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Saturday, May 30, 2015


Trinity Sunday
May 31, 2015

Oneness…fullness…completeness…totality…wholeness…The Solemnity of the Most Blessed Trinity today seems to remind us of all the foregoing concepts – and more! 

The readings today were all from books written well before the term “Trinity” was introduced in theological discourse. But Scripture that has come down to us through the centuries reflects the “lived theology” of the community of believers. Obviously, the reality of the Trinity preceded the terminology. The faith in the Trinity antedated the invention of a term (or a symbol) to stand for the truth held in faith in people’s minds and hearts, long before the word was uttered in their mouths.

All God has taught… all God has uttered… and all God has commanded! This represents the body of truths celebrated by the early Church in the liturgy. An ancient dictum says it all: Lex orandi, lex credendi. As the Church prays, so does the Church believe. What the Church holds in faith is what the Liturgy celebrates and proclaims.

Very early on, faith in the Triune God has been part of the whole structure, content and practice of prayer and worship of the incipient Church. Thus could St. Paul confidently teach: “For those who are led by the Spirit of God are sons of God. For you did not receive a spirit of slavery to fall back into fear, but you received a Spirit of adoption, through whom we cry, “Abba, Father!” The Spirit himself bears witness with our spirit that we are children of God…heirs with Christ.” (Rm 8:14-17)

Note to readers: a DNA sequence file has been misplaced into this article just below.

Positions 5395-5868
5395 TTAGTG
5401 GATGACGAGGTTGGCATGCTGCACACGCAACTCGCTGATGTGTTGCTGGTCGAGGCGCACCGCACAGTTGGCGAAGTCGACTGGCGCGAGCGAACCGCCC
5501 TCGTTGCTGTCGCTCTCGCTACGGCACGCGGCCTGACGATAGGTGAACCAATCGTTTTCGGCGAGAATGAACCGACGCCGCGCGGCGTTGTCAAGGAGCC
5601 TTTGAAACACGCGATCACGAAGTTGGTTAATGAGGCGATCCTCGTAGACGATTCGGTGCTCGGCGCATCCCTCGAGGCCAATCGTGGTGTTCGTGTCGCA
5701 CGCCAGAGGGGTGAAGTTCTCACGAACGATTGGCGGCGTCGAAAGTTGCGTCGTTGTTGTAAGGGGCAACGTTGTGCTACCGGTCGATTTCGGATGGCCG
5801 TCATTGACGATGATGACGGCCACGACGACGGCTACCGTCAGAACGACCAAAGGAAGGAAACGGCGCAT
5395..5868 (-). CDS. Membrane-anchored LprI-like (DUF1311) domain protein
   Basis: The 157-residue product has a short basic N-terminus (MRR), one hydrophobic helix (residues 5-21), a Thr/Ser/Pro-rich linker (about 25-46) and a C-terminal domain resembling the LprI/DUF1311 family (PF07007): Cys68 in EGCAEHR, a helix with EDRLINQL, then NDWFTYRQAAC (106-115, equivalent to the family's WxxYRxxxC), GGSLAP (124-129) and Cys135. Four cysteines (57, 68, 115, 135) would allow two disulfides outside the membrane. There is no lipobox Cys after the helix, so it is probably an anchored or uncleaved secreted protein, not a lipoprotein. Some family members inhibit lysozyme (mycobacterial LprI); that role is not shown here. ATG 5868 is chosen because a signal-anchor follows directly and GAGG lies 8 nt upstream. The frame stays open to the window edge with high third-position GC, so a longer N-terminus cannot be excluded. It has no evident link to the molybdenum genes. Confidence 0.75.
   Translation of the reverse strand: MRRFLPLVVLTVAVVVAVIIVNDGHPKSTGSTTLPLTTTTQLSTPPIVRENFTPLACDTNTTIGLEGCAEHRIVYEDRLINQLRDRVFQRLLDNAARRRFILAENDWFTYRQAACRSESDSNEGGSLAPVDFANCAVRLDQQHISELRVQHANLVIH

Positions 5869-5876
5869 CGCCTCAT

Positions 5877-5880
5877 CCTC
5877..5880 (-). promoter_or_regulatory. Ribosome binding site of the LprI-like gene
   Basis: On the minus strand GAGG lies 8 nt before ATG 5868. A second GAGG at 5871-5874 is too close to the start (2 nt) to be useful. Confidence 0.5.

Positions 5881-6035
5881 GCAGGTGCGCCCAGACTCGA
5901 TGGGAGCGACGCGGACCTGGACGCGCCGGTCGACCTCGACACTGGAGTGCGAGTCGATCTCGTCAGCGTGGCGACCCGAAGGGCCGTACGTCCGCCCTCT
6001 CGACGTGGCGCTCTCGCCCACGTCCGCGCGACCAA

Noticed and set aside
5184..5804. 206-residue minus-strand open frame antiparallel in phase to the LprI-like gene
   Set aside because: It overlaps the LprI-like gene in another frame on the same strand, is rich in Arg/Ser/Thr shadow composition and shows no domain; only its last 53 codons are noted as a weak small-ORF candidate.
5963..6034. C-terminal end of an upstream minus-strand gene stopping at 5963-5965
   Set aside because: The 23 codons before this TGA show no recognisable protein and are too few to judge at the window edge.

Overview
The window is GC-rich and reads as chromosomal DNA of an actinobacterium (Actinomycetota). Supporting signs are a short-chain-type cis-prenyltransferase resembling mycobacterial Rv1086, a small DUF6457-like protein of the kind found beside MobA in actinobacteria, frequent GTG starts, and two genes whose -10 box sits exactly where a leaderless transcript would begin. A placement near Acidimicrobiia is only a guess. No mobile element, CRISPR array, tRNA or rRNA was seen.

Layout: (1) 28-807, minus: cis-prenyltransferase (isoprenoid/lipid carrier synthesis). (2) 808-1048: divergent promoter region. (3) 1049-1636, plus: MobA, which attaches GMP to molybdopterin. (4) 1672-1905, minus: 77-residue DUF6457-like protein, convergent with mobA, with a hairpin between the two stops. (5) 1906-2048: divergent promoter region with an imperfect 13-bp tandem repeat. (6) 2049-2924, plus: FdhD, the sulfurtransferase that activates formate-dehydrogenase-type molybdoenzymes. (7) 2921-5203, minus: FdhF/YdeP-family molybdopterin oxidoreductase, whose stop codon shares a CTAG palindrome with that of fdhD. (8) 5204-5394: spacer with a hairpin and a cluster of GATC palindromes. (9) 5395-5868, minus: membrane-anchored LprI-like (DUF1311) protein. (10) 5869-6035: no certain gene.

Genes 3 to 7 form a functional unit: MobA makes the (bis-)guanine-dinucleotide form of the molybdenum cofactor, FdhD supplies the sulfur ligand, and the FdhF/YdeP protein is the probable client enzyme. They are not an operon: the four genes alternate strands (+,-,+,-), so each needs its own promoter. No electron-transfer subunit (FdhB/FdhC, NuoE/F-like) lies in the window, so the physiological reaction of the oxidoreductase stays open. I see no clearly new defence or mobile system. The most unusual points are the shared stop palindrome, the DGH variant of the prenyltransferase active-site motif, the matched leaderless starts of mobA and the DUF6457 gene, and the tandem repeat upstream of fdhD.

The word “Trinity” is not found anywhere in Scripture. But the truth about this essential nature of the God who revealed Himself ever so gradually through history and, most especially in Christ, His Son is an incontrovertible fact that is clear in the same Scripture. The “lived theology” of Paul, the evangelists and the early Christians is a clear manifestation of the fullness, completeness and wholeness of their faith in the “one Lord, one faith, one baptism, and the one God and Father of all.” (Eph 4:5) “The grace of the Lord Jesus Christ and the love of God and the fellowship of the holy Spirit be with all of you.” (2Cor 13:13) No less than Jesus himself, after convoking his disciples for the last time, reveals yet another facet in the nature of God again on a mountain, like he did during the Transfiguration, like he did when he started proclaiming the Kingdom. It was on the mountain that he gave them final instructions: “All power in heaven and on earth has been given to me. Go, therefore, make disciples of all nations, baptizing them in the name of the Father, and of the Son, and of the Holy Spirit, teaching them to observe all that I have commanded you.” (Mt 28:18)

Today, the Liturgical celebration forms part of a series of Solemnities called solemnities of the Lord in which we are invited to reflect on some aspects of our “one faith” in the “one God and Father of all.” That faith, we would do well to remind ourselves today, is one, whole, and entire, with nothing added, and nothing subtracted from what has been revealed to us in Christ. Today, we claim and proclaim, by way of a fitting celebration of worship, our faith in God the Father, God the Son, and God the Holy Spirit, as part of all God has taught and commanded… nothing more, nothing less, nothing else! Glory to the Father, the Son, and the Holy Spirit; to God who is, who was, and who is to come.” (cf Rev. 1:8)